We’re always urging corporate editors everywhere to hold fast against the onslaught of jargon and buzzwords trying to sneak into their copy.
But what do you do when the writing is so technical and complex that you can’t understand the subject matter? At least with corporatespeak, we can laugh when a vice president urges “associates to break down their silos for the purposes of intra-departmental dialogue,” then rewrite it to say that people in different parts of the company should talk among themselves.
When it comes to technical material, however, all we do is scratch our heads and moved that story to the bottom of the editing pile.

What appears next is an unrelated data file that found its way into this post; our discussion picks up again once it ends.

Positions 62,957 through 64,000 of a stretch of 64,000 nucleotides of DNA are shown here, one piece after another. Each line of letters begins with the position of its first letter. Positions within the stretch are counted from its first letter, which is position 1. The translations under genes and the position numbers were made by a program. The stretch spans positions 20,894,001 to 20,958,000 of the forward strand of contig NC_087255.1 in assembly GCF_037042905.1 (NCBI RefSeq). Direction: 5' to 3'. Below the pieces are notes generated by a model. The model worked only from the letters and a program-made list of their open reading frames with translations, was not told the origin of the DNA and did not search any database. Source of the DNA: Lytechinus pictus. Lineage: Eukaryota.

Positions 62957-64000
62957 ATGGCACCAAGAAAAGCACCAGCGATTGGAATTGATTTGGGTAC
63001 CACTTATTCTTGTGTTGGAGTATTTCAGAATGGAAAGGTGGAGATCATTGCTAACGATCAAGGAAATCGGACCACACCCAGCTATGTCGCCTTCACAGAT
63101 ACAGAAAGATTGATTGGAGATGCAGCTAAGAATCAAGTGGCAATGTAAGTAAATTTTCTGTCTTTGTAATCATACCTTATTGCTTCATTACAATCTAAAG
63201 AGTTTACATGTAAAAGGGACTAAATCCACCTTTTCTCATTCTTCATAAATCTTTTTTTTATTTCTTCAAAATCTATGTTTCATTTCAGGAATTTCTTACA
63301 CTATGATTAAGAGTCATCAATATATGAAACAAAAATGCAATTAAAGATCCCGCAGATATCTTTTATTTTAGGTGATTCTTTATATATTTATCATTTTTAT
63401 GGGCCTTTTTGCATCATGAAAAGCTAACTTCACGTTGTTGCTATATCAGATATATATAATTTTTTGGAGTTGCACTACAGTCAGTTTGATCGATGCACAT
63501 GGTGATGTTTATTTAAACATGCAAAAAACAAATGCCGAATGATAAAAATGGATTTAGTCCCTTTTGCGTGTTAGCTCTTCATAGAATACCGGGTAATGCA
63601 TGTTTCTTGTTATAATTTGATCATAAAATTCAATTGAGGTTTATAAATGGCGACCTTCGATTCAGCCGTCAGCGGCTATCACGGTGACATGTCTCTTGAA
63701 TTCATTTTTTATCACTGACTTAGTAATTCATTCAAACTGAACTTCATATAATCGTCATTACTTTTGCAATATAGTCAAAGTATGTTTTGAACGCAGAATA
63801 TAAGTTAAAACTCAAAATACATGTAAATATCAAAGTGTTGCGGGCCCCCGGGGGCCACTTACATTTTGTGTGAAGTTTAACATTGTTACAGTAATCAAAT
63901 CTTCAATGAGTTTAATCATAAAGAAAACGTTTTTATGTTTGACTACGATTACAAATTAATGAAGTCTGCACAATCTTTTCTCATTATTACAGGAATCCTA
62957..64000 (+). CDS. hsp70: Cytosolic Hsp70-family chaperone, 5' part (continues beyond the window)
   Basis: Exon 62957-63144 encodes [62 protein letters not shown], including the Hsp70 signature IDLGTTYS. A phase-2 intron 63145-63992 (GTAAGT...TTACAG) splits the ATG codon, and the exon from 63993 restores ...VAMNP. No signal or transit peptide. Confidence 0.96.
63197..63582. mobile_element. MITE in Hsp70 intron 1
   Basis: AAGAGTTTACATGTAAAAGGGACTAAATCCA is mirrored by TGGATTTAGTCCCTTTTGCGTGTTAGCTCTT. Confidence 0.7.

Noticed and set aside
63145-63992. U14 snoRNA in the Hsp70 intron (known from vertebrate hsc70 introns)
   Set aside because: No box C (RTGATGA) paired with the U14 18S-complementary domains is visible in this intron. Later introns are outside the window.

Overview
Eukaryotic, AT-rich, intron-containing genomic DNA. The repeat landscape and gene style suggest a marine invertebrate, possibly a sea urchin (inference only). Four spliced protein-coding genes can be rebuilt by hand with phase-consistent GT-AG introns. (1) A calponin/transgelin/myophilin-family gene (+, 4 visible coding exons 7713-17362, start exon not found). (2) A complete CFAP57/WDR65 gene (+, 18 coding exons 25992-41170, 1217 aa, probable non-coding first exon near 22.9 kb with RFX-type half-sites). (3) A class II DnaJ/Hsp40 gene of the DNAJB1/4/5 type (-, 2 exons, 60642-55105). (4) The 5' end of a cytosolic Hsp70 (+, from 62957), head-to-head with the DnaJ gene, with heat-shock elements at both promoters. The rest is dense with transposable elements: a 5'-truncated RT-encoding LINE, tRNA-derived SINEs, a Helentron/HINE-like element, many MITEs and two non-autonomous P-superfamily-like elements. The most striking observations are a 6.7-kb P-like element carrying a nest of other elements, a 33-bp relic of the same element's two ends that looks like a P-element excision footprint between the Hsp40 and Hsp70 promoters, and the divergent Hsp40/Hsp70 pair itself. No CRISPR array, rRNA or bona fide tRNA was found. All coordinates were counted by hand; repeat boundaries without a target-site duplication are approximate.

And whenever that happens, we are reminded that there are two kinds of jargon in the world: what is unnecessary, which includes all those made-up words and industry buzzwords we learn to hate; and 2) what we have to live with, the technical language and industry terminology that describe our businesses, our industries and, well, the things we do.
It’s important to know the difference, and here’s the biggest one: There’s absolutely no place for jargon of the first kind, but jargon of the second variety is a necessary evil, and one that challenges every good writer to walk that fine line between accuracy and understanding.